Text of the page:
A Customs inspector initiated a lawful border search and found marijuana concealed inside a table. The inspector informed the DEA of these facts. The next day, the agent put the table in a delivery van and drove it to the defendant’s building. A police inspector met him there. Posing as deliverymen, the two men entered the apartment building and announced they had a package for the defendant.
At the defendant’s request, the officers left the container in the hallway outside the defendant’s apartment. The agent stationed himself to keep the container in sight and observed the defendant pull the container into his apartment. While the inspector left to secure a search warrant for the defendant’s apartment, the agent maintained surveillance. The agent saw the defendant leave his apartment, walk to the end of the corridor, look out the window, and then return to the apartment. The agent remained in the building but did not keep the apartment door under constant surveillance.
Between thirty and forty minutes after the delivery the defendant reemerged from the apartment with the shipping container and was immediately arrested. At the station the officers reopened the container and seized the marijuana found inside the table. The search warrant had not yet been obtained.
Whether the Fourth Amendment requires a search warrant to reopen a container that had previously been lawfully opened?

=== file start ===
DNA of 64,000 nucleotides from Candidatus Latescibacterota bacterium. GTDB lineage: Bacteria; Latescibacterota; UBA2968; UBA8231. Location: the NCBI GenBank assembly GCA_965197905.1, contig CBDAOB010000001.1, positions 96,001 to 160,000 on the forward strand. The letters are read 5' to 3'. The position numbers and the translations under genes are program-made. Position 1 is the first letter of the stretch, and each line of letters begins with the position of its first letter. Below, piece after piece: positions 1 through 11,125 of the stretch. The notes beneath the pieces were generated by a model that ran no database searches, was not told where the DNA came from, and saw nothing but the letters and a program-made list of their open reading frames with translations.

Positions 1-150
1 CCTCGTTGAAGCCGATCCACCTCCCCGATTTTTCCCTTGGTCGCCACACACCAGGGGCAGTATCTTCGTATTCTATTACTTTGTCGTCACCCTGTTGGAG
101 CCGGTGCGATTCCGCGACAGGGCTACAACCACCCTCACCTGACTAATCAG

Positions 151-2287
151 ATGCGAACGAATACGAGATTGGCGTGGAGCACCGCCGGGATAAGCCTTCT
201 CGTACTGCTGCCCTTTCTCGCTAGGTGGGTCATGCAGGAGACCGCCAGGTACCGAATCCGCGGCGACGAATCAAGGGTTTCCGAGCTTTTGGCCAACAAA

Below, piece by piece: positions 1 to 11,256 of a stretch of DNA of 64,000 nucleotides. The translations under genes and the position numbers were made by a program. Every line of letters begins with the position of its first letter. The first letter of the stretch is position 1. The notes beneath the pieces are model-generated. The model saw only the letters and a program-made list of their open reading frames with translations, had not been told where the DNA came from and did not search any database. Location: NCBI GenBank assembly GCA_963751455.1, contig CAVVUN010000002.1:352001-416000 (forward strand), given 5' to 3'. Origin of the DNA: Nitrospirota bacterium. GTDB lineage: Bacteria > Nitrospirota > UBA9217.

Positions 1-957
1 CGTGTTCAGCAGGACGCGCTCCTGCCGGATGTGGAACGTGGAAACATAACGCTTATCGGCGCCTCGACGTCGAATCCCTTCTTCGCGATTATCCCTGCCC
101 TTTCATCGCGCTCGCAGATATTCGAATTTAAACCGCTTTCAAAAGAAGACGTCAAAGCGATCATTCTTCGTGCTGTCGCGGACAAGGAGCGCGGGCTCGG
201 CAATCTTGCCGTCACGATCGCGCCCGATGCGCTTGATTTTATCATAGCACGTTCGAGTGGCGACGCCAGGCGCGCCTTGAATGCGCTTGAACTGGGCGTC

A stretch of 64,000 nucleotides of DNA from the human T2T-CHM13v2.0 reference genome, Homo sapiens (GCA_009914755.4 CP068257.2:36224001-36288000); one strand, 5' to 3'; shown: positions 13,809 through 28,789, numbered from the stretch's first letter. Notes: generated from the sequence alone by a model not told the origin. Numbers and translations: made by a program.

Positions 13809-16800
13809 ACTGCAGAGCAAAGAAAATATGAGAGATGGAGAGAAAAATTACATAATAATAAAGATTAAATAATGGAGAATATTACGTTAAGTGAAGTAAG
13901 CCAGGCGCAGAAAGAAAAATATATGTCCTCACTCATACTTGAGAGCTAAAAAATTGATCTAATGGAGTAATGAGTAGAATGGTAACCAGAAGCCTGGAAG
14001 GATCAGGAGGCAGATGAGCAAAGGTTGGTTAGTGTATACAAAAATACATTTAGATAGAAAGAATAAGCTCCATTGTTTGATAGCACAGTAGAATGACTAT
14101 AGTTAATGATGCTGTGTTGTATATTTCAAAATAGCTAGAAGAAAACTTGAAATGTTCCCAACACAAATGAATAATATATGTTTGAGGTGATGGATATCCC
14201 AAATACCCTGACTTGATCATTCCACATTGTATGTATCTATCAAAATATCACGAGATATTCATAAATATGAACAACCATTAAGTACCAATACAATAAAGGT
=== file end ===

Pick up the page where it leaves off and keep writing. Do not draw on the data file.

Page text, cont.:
No. A reopening of a sealed container in which contraband drugs had been discovered in an earlier lawful border search is not a “search” within the Fourth Amendment where the reopening is made after a controlled delivery.
When a common carrier or law enforcement officer discovers contraband in transit, the contraband could simply be destroyed. However, this would eliminate the possibility of prosecuting those responsible. Instead, the government may make a “controlled delivery” of the container to the person to whom it is addressed. As long as the initial discovery of the contraband is lawful, neither the shipper nor the addressee has any remaining expectation of privacy in the contents. Therefore, the government may, at the conclusion of the controlled delivery, seize the container and re-open it without procuring a warrant.
Normally, the government will not let the container out of their sight between the time they discover the contraband and the time it is delivered to the addressee and then seized. However, even if there is a brief lapse in surveillance, this will not reinstitute the addressee’s expectation of privacy. The relatively short break in surveillance made it substantially unlikely that the defendant had removed the table or placed new items inside the container while he was in his apartment. Therefore, the seizure and re-opening of the container was not a Fourth Amendment search as it violated no reasonable expectation of privacy.
463 U.S. 765, 103 S. Ct. 3319 (1983)